Like most remote workers, VAs are not confined to a regular business working hours. While some prefer the good old 9-to-5, others may work nights, weekends, and part-time during the work week.

If you need a VA available during certain times of the week, make sure to specify that when you hire them. While VAs are flexible and dynamic workers, they are not available 24/7 like some kind of human chatbot.

If you need full office support at all times, consider hiring multiple VAs and manage their schedules accordingly.

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3. Location

One crucial yet often overlooked question is whether to hire onshore or offshore VAs. Both have pros and cons.

  • Onshore VAs work in your home country and are familiar with the ins and outs of the American healthcare system. Healthcare in the U.S. is quite complex and very different from other parts of the world. Onshore VAs will understand the system best and minimize the risk of clerical errors.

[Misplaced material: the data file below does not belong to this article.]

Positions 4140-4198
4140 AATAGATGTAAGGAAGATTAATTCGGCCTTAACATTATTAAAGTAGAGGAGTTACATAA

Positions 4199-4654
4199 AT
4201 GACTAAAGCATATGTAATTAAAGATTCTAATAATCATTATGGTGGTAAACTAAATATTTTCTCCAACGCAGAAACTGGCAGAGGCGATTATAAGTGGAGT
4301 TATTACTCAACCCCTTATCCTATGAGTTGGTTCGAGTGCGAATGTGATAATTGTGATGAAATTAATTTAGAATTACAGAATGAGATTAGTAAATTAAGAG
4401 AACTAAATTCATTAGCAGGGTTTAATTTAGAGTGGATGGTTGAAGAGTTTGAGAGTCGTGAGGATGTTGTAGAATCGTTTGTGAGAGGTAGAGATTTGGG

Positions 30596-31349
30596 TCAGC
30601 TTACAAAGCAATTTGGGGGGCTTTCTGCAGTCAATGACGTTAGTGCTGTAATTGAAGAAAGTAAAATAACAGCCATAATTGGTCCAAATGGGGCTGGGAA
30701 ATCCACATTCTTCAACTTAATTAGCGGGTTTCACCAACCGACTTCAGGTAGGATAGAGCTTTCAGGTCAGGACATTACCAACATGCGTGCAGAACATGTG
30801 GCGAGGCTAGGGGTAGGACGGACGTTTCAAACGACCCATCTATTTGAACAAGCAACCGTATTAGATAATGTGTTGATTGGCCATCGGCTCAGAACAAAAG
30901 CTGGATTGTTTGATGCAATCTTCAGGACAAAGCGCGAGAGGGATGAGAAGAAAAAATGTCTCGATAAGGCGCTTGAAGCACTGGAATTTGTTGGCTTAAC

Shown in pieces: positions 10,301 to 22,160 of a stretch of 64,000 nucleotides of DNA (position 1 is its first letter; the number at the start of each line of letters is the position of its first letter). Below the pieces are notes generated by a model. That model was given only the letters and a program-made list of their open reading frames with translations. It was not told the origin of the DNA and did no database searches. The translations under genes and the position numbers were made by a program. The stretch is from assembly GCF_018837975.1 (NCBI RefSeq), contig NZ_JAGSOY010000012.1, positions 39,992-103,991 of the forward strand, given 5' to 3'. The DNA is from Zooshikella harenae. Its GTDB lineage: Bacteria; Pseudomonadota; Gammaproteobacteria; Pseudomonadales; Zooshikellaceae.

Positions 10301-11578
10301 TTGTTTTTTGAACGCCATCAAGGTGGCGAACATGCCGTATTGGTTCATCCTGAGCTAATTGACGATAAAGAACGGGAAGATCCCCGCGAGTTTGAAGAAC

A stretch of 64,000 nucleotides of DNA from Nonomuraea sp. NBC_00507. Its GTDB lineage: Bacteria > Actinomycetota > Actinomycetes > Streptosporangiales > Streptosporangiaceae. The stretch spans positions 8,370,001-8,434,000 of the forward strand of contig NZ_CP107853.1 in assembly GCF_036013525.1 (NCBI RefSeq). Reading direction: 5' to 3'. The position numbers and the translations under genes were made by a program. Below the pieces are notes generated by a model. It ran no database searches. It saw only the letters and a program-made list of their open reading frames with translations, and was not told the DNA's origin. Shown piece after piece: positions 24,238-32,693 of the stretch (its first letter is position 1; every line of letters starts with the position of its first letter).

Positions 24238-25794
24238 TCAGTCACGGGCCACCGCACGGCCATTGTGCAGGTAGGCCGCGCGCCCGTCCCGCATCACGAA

• Offshore VAs work in a foreign country, typically in Eastern Europe or Southeast Asia. Many excellent offshore virtual medical assistant services can be found in the Philippines. With its close following of American culture and low-cost resources, the Philippines offers an immense talent pool.

Hiring offshore VAs will save you a chunk of change. They can be 30–50% cheaper than their onshore counterparts.

However, offshore VAs may need additional ‘on the job’ training to learn the specifics of U.S. healthcare services.

For instance, few companies offshore devote significant time to training for U.S. billing methods. This means that offshore VAs—even those with prior experience in healthcare—may not have the specific training you need.

Check out this article for more on onshore vs. offshore medical billing services.

(Fun fact: there’s a third category called near shore. This includes VAs from neighboring countries like Canada.)